I am fairly knowledgeable about food: I am a pretty reasonable cook and know a calorie when I meet it.   I know what sort of proportion of fat is in most food.  It is not lack of understanding about food that makes me overweight; those who suggest that we fatties just need a bit of education are patronising in the extreme.

Food is not like cigarettes, something that you can just avoid, and so I do tend to think about it for a fair amount of the day.  Yesterday I was congratulating myself on not being obsessed by food and more importantly my new diet and the reason was clear – I was too busy thinking about other things.  Tonight is different.

Boredom or lack of action lead me to consider what I want to eat, and I have to admit that fruit does not figure highly on the list of desirables.

This on-line diet is really interesting.  It has a wide range of food and can be customised easily, substitutions are available, it allows shopping lists to be printed out and there are recipes and a recognition of the need to use convenience foods at times.  All in all it seems very good.

The first days food was an eyeopener as it supplied so much breakfast and so little ‘main meal’!  When it came to it though, the main meal was perfectly adequate and I did not feel hungry.  I enjoyed the sandwich but was a little put off by having to stop every five minutes to  check the allowances for everything as it all had to be weighed.  I felt as if I was going back to the bad old days when I couldn’t cook.

I am finding the discipline of having to have breakfast very useful.  I have discovered that bran-flakes do not need sugar on.  I have also discovered that ‘granola’ weighs much more than it should, but that a small portions served with yogurt (which sounded horrible!) is not only really satisfying but very tasty,  Breakfast is good!

One of the problems I see about this diet is that at the moment I am unclear about how much substitution is allowed and if any ‘carry over’ is allowed.

Another bigger one is the lack of certain staples in my diet shich I don’t see as unhealthy.  I am a lover of seedy bread which, whilst higher in calories, has much to offer.  I had assumed that it would be in the list of substitutions but it did not appear.  So far I have seen no mention of it, which worries me.  I like home -made soup –  which I make with a minimum of fat and liquidise.  I am unsure about whether I can add garlic in menus that so not include it or increase the quantities in those that do.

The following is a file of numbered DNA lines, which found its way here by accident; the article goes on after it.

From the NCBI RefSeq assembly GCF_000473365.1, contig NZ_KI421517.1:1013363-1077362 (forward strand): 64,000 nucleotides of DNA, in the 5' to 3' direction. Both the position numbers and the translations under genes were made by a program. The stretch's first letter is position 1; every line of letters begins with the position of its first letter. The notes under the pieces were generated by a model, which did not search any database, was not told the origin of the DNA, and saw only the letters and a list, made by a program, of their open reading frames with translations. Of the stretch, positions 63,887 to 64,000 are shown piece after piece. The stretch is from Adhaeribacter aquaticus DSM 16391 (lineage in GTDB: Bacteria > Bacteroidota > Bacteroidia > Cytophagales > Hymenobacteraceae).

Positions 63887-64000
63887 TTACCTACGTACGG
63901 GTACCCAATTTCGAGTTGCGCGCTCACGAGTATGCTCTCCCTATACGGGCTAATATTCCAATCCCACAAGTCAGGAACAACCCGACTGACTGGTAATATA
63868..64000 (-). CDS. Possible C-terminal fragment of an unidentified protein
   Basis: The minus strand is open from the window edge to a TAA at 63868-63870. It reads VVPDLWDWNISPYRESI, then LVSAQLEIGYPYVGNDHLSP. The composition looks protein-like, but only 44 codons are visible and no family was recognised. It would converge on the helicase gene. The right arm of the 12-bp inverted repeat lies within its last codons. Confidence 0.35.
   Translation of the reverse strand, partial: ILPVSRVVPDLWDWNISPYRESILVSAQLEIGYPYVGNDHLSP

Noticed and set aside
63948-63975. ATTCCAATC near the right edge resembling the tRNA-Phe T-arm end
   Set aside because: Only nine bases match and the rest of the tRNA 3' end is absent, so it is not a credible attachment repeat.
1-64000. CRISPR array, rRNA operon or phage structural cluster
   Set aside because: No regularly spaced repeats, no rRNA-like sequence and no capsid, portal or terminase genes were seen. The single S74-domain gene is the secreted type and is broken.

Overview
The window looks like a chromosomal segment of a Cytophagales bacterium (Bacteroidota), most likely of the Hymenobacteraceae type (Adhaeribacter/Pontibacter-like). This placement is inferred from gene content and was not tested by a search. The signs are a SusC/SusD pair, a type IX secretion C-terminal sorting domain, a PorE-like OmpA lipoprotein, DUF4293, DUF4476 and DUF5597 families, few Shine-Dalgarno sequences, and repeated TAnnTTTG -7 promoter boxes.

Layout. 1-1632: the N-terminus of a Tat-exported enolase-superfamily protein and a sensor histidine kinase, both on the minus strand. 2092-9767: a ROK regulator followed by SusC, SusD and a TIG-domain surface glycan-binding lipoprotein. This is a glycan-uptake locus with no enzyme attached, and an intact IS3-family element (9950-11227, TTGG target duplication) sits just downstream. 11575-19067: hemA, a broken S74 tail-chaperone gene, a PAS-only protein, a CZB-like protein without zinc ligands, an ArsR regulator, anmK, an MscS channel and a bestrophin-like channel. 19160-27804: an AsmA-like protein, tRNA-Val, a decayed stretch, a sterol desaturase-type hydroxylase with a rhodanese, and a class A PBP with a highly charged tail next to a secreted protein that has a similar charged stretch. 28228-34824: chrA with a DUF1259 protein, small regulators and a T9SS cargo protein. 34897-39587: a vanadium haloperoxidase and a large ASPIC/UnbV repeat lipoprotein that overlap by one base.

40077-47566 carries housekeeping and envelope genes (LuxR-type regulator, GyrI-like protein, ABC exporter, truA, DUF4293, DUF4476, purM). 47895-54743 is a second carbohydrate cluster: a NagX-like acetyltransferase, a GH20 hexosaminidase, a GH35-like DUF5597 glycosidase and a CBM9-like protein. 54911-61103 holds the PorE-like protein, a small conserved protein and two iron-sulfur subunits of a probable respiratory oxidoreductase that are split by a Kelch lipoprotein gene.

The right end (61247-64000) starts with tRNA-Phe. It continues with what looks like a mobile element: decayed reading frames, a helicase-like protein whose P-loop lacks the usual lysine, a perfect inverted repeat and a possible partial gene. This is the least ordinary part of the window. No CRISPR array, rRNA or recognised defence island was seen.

However   I have a mentor who I can ask these questions.

I suppose my biggest worry is whether I can continue on such a diet for a significant amount of time.  Assuming that I do lose an average of  two pounds each week (and the reality is that I might not) then I am looking at 49 weeks to lose the seven stone which would take me to the target weight.  Looking at it that way, can I seriously commit to not having chocolate at all for that long?  I am aware that I am raising objections, and perhaps that is inevitable.  My unconscious is saying drop this darned diet, but I am not giving in.  I am having second thoughts, perhaps becoming more realistic but am determined to find a way, to learn strategies to enable me to cope with the problems that life will throw at me.

I want to find it easier that it is at the moment though, I feel unsure about what happens on the first big test – when I go shopping and for lunch with my sister.  We do it very rarely, perhaps twice a year and we have invested the day with a special status: it is our day.  I am concerned that ‘special occasions’ will be less of a celebration if I can only have salad.  Am I never allowed a steak?  Are buttered hot rolls with soup no longer allowed?  Is chocolate cake to be a distant memory?  Or do I just have a little and thoroughly enjoy it and then get back to the sensible, healthy option at the next meal?  I imagine if I have already eaten breakfast it will help me eat less that I normally would.